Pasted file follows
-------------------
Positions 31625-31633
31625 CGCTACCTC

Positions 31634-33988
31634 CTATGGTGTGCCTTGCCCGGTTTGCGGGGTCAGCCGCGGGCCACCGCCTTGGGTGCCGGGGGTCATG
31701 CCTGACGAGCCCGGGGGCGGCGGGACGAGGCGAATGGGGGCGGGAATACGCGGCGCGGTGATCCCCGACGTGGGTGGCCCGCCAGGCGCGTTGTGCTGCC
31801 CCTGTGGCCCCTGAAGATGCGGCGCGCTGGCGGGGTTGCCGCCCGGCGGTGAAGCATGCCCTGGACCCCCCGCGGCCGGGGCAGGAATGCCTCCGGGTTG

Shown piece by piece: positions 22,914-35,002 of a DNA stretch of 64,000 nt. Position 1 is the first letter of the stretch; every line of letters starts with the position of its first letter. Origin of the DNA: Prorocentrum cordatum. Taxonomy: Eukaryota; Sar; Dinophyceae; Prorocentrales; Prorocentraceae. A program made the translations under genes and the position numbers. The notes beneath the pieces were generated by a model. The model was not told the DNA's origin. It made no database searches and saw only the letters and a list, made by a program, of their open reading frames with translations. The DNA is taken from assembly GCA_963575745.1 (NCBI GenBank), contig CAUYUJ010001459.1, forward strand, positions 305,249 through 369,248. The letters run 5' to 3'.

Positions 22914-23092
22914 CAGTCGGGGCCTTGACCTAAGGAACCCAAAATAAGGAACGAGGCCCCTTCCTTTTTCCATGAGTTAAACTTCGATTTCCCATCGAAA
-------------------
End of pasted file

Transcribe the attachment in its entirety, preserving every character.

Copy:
Positions 31625-31633
31625 CGCTACCTC

Positions 31634-33988
31634 CTATGGTGTGCCTTGCCCGGTTTGCGGGGTCAGCCGCGGGCCACCGCCTTGGGTGCCGGGGGTCATG
31701 CCTGACGAGCCCGGGGGCGGCGGGACGAGGCGAATGGGGGCGGGAATACGCGGCGCGGTGATCCCCGACGTGGGTGGCCCGCCAGGCGCGTTGTGCTGCC
31801 CCTGTGGCCCCTGAAGATGCGGCGCGCTGGCGGGGTTGCCGCCCGGCGGTGAAGCATGCCCTGGACCCCCCGCGGCCGGGGCAGGAATGCCTCCGGGTTG

Shown piece by piece: positions 22,914-35,002 of a DNA stretch of 64,000 nt. Position 1 is the first letter of the stretch; every line of letters starts with the position of its first letter. Origin of the DNA: Prorocentrum cordatum. Taxonomy: Eukaryota; Sar; Dinophyceae; Prorocentrales; Prorocentraceae. A program made the translations under genes and the position numbers. The notes beneath the pieces were generated by a model. The model was not told the DNA's origin. It made no database searches and saw only the letters and a list, made by a program, of their open reading frames with translations. The DNA is taken from assembly GCA_963575745.1 (NCBI GenBank), contig CAUYUJ010001459.1, forward strand, positions 305,249 through 369,248. The letters run 5' to 3'.

Positions 22914-23092
22914 CAGTCGGGGCCTTGACCTAAGGAACCCAAAATAAGGAACGAGGCCCCTTCCTTTTTCCATGAGTTAAACTTCGATTTCCCATCGAAA